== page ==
The senators want the company to answer several questions by Jan. 9 — including how much it expects to make as a result of the price hike in 2023, how much it would make without the increase, how many patients have so far used the company’s patient assistance program and how much Pfizer plans to charge Medicare, Medicaid and the VA for the Covid vaccine.
“Everyone deserves easy and affordable access to these lifesaving vaccines, and I’m urging Pfizer to reverse this planned price hike and put public health ahead of corporate greed,” Warren told POLITICO.
Pfizer spokesperson Sharon Castillo said the company disagreed with the characterization in the letter that it is displaying “pure and deadly greed” and is “unseemly profiteering.”
“We will not get ahead of an official response in the media,” Castillo said in an email.
Big picture: The letter comes as Congress appears unlikely to meet the Biden administration’s request for $10 billion to continue combating Covid as part of an end-of-year spending bill, funding the White House says is needed to continue bulk-buying vaccines and make them available to the public for free. As the pandemic response shifts to the private sector, Democratic lawmakers fear progress on racial and economic disparities in Covid infections and deaths will backslide.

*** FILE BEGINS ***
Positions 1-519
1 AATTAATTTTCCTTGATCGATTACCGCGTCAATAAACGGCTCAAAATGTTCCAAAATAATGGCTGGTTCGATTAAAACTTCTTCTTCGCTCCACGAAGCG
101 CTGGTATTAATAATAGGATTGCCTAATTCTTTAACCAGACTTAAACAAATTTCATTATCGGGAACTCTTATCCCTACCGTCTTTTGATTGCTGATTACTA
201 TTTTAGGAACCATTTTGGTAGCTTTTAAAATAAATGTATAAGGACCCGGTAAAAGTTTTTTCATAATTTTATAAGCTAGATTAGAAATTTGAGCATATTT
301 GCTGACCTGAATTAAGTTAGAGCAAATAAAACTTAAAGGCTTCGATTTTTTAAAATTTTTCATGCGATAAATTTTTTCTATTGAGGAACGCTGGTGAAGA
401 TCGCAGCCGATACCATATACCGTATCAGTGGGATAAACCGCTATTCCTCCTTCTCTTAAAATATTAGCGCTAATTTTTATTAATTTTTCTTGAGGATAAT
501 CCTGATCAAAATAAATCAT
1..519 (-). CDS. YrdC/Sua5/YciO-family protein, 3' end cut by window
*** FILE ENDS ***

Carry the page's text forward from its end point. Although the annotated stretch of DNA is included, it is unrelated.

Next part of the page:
FIRST IN RxP: CAP, ADVAMED, PEW LOBBY FOR VALID ACT — A group of organizations, including Friends of Cancer Research, Association for Clinical Oncology, AdvaMed, The Pew Charitable Trusts and the College of American Pathologists, urged in a Monday letter that the Democrat and Republican leaders of the Senate HELP Committee and House Energy and Commerce Committee advance legislation that would overhaul how diagnostics and laboratory developed tests are regulated before the end of the current Congress.